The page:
CHURCH: Thank you so much for that, Pedram.

Well, Greece's Prime Minister calls it a disaster of unprecedented proportions. As nearly 600 wildfires force thousands to evacuate their homes and leave behind everything they own. Protestors gathered in Athens on Monday saying the government is not giving enough financial support to emergency crews. The Prime Minister has apologized for any weaknesses in the country's response.

Some of the most devastating wildfires are now burning on the island of Evia and that is where CNN's Eleni Giokos is standing by live. She joins us now. So, Eleni, what is the latest on these efforts to contain the devastating wildfires there on Evia?

ELENI GIOKOS, CNN CORRESPONDENT: So, Rosemary, when we woke up this morning, there were no fire fronts, there was just a big fear of a rekindling. Just moments ago, before we spoke now, I mean, we saw enormous fires ravaging this part of the forest. I want you to take a closer look. There are trees that have been deliberately cut down to try and halt the spread. We also have Greek firefighters, Slovenian firefighters that arrived in Evia this morning. And the incredible work that was done, I mean so many hands-on deck to try to get the fire under control. This one has been put out.

Everyone is at this moment on very high alert for rekindling. It is very highly probable that could occur in many parts of Evia because it is extremely hot. There's another heatwave coming and that has been compounding the impacts of the fires that are raging in Evia.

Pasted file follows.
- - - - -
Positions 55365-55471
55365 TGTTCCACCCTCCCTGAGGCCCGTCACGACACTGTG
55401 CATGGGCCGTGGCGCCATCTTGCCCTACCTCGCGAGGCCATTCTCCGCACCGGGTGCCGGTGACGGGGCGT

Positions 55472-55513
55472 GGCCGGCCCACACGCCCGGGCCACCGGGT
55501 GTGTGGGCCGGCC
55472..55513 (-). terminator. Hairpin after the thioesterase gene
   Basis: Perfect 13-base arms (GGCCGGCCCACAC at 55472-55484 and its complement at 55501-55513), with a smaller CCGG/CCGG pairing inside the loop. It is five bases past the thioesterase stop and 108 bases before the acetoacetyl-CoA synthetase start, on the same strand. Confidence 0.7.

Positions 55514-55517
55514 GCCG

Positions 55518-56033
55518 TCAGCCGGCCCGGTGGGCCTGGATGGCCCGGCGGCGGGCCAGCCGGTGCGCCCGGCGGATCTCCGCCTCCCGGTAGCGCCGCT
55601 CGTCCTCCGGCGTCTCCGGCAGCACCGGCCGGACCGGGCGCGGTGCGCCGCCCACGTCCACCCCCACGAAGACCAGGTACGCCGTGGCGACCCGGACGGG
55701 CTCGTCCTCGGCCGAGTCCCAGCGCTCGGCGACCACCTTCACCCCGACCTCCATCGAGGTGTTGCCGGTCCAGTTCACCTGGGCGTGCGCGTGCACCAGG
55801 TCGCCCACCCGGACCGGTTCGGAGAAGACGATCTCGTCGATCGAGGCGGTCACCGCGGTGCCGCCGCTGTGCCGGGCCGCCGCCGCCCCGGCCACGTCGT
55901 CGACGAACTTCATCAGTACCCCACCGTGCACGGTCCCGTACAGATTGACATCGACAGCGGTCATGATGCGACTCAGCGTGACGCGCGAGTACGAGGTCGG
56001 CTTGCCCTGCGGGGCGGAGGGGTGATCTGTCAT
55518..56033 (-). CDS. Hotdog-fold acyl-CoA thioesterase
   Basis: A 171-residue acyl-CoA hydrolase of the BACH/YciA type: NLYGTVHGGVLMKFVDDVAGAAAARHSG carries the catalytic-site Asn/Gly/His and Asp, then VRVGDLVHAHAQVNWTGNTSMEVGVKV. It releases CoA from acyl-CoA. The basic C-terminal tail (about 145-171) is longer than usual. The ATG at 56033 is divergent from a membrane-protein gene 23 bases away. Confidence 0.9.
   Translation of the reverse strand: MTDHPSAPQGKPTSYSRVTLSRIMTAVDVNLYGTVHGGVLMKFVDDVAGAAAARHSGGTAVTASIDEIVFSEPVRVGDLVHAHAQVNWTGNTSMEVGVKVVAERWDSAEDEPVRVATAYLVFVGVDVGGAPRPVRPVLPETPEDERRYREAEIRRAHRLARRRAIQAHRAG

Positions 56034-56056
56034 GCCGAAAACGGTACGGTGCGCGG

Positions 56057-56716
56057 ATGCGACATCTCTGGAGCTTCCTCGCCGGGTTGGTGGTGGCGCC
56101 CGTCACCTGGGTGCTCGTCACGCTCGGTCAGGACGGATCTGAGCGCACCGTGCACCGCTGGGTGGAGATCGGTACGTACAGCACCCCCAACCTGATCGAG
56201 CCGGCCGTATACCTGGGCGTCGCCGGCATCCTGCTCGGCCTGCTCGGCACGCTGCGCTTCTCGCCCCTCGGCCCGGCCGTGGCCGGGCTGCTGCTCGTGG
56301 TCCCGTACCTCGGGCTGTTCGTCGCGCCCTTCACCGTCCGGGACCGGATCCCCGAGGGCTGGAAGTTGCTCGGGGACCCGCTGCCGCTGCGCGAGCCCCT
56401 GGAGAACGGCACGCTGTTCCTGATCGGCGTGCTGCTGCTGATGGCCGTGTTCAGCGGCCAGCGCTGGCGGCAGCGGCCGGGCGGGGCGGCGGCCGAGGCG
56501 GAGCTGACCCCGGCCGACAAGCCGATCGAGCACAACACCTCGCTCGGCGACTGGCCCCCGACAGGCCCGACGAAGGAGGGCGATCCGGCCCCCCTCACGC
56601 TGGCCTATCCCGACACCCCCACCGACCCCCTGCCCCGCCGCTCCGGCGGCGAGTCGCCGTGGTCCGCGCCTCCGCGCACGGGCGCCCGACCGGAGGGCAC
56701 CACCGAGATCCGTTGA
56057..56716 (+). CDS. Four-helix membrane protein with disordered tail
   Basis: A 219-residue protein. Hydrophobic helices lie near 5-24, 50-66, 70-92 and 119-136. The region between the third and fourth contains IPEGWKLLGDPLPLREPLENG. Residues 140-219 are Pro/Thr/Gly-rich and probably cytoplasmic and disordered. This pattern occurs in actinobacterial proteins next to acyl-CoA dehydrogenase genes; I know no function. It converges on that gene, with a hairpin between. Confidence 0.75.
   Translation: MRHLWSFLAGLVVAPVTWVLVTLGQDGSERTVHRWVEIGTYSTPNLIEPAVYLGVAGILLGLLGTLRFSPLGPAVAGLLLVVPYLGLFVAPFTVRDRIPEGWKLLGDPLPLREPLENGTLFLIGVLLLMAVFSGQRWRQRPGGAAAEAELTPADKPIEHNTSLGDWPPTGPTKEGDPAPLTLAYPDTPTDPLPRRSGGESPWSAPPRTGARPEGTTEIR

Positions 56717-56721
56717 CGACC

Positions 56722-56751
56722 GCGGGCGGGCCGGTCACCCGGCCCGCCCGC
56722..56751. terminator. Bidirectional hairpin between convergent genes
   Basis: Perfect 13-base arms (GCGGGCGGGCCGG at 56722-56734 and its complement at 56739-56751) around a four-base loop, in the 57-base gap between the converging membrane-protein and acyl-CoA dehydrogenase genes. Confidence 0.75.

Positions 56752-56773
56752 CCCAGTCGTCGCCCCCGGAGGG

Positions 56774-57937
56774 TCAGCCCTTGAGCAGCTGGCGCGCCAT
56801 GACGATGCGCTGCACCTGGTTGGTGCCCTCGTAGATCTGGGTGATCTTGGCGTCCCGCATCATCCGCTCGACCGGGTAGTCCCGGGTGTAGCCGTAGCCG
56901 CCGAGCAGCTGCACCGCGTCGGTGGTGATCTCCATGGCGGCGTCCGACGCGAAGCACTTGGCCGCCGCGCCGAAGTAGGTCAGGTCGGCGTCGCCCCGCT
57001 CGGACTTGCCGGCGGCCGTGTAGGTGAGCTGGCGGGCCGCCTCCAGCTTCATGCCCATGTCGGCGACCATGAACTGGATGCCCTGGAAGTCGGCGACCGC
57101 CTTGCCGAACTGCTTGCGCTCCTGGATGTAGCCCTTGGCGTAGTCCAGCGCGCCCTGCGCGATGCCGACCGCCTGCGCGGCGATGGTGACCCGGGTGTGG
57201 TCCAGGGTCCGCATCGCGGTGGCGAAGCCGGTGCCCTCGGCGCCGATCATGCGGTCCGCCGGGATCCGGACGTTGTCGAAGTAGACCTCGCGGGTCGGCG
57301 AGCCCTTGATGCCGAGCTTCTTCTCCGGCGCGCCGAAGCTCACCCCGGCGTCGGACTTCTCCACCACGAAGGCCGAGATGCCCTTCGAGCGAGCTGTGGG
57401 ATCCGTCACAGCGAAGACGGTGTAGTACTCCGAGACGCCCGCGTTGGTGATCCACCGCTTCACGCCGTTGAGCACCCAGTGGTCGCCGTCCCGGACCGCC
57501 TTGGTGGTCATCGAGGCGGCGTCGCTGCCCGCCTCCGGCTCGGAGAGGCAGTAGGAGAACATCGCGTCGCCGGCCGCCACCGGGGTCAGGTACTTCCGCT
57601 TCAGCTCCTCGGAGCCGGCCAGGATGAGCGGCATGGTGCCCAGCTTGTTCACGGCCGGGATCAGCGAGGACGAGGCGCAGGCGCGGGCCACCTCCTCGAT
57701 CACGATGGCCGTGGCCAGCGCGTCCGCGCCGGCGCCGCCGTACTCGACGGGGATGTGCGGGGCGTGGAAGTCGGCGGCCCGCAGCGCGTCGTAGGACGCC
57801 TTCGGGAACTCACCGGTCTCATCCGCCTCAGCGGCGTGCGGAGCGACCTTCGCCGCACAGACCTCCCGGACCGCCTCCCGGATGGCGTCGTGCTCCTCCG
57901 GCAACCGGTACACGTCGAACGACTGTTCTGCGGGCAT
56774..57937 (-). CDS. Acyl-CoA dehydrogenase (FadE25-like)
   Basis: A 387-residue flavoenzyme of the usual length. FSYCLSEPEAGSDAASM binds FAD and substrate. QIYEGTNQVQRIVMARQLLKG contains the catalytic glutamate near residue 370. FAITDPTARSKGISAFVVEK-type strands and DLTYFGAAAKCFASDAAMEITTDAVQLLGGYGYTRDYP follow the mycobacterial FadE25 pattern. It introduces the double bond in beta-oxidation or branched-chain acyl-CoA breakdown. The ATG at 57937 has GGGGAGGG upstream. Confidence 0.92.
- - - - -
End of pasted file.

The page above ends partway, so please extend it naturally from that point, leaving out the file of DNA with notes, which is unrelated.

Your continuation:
Now importantly, you heard the Prime Minister Kyriakos Mitsotakis talking about the lapses in efforts on the ground, the international assistance has been vital. 22 countries sending firefighters, fire engines as well as aircraft to help douse the fires. Here in Evia, the official number is that almost half of pristine forest has been burned down. We're talking about hundreds of thousands of hectares of land that has been impacted. Thousands of people evacuated, homes decimated.

The impact has been extraordinary. This is the eighth day that we're seeing efforts to try to get fires under control. We've had incredible efforts. I want you to take a look at what is on the ground at the moment. Fire engines from Greece, from Slovenia, people here are just trying to get the fires under control.

Now importantly, Rosemary, because it's been eight days in a row, the devastation has been enormous. But the international help has been such a vital part in getting the fires under control.


What is encouraging is you're seeing incredible camaraderie from Greek firefighters and Slovenian firefighters. We're seeing hugs. We're seeing people clapping as soon as fires are doused. But the teams here tell us that they still have a lot of work to do and it's far from over.